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Anchoring the Indian Ocean

Anchoring the Indian Ocean

Continuing with its expansionist agenda, China looks set to pave its way to the Bay of Bengal through Myanmar as part of the China-Myanmar Economic Corridor (CMEC). Chinese President Xi Jinping's Myanmar visit will ensure that its Belt and Road Initiative yields the country access to the strategic Bay of Bengal. By pushing mega projects in a country that has not been of much interest in the past, China looks to consolidate a connection between its South-Western province of Yunnan and Bay of Bengal. The Kyaukpyu deep-sea port being developed by China on the eastern bank of Bay of Bengal, when put together with Chinese ambitions of CMEC, creates a full-fledged and high-potential path for China in its trade route. China, via the China-Pakistan Economic Corridor (CPEC) and the Gwadar port, has already established a foot in the Indian subcontinent. With Gwadar in the Arabian Sea, Kyaukpyu in the Bay of Bengal as well as Hambantota in Sri Lanka, China has seemingly engulfed India from point of view of its presence in the Indian Ocean Region (IOR). And, while these ports offer China immense potential both from strategic as well as trade perspectives, they garner apprehension for India — the only absentee from China's Belt and Road Initiative (BRI). With BRI derivatives all around, India has a cause for concern. Not only has China propagated its BRI, making its outreach to IOR and gulf peninsula a reality, strangely enough, but there has been no check on its expansion by the US — for whom China's strides matter the most. Apparently, President Donald Trump's trade friction with China has blatantly ignored the latter's trade agenda through BRI. Nevertheless, Chinese advances, while not of concern for America, become very much a case for India. In recent years, Chinese debt trap has been instrumental in treading a path for China to reach Indian waters. IOR has been a prime transit route of the global maritime traffic following the inauguration of the Suez Canal. While naturally, India is comfortably positioned to utilise the benefits of strategically paramount IOR, aggressive Chinese advances to form bases in IOR has ensured competition. China's growing geopolitical influence in IOR does not sit well with Indian interests. India has also taken steps to curb Chinese dominance of the area by offering a hefty economic package to the Maldives, empowering the latter to come out of the Chinese debt trap and not give in like Sri Lanka. A Chinese-friendly regime in Sri Lanka following the election of Gotabaya Rajapaksa will only accelerate Chinese presence in the island nation. With three ports covering the entire peninsula of India in a sense, China wishes to tap on the opportunity-galore IOR. Xi's Myanmar visit will provide an impetus for CMEC, allowing Kyaukpyu to become an important port for Chinese exports and imports. Kyaukpyu allows China to access IOR which unlocks entire South-East Asia. Year by year, Chinese advances ensure a consolidated foot in the IOR while India spectates. Blessed naturally with a most-strategic position — head of IOR — India has to step up and emerge as a leading power in IOR. Developing ports, not just along its mainland, but in the Maldives and maintaining transit routes to check Chinese presence should be facilitated. While India cannot blame China for its expansion, it can certainly counter it, especially in collaboration with its allies.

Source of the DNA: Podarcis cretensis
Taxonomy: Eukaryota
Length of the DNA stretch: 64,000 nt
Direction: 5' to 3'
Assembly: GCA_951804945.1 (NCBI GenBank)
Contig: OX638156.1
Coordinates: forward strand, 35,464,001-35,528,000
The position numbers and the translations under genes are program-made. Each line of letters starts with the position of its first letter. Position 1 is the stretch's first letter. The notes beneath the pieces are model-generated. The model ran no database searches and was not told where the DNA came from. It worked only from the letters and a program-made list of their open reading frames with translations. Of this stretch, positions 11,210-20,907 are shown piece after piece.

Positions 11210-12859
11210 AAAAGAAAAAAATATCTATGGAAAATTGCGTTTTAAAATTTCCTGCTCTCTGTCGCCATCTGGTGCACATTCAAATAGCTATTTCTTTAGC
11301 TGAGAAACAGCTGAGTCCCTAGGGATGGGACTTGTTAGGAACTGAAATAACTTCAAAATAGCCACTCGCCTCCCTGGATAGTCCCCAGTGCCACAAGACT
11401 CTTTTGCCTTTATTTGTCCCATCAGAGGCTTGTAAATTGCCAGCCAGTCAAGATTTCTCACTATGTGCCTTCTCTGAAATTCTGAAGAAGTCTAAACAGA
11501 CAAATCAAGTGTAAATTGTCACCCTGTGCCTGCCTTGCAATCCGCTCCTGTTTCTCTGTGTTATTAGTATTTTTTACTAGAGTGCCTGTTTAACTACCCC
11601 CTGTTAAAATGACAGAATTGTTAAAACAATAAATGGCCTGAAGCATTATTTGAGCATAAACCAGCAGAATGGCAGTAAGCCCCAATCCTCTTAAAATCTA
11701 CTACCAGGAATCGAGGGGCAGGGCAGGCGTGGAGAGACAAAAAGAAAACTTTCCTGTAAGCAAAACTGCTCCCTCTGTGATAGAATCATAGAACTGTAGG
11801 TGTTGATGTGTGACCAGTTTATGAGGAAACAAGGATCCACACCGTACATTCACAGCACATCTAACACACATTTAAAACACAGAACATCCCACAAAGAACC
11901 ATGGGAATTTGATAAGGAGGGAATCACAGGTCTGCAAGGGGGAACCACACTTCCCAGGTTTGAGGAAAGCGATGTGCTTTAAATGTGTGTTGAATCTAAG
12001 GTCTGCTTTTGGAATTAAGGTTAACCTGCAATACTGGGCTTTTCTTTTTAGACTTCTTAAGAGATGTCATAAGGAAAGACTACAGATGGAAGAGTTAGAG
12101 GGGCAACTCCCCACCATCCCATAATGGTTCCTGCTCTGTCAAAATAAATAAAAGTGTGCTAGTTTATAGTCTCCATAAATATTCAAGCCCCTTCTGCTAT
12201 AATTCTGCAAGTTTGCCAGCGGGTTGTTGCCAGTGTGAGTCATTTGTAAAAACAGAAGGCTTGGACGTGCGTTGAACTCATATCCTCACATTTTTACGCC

Becoming a mediator for Bangladesh and Myanmar in the Rohingya issue has earned China some brownie points. And, given how 40 per cent of its overall debt is owed to China, Myanmar compliance is assured even before any argument rises. On the backdrop of this, Xi's Myanmar visit is more like an obligation for affirming his regime's expansion machinations. Chinese ambition in IOR can also be attributed to its enormous requirement for energy security that is primarily ensured via IOR transit routes starting from Strait of Hormuz. With the advent of deep-sea mining, opportunities do not stop at merely transit routes and India must take cognisance of its strategically ripe IOR. With its neighbouring countries in compliance with Chinese BRI, albeit under Chinese debt, India must ensure that Chinese advances do not impede its own agenda in IOR. The Indian peninsula is perhaps a most-important natural resource that India can utilise, more so with the trade centre shifting from the West to Asia. With Asian economies progressing, IOR transit routes will be instrumental in the future and going by that, Chinese BRI and seaports in IOR underline an efficient and prudent Chinese outlook to a potential trade bloc. India has to make headways and utilise the potential that its geographical position offers.

(Image from brookings.edu)

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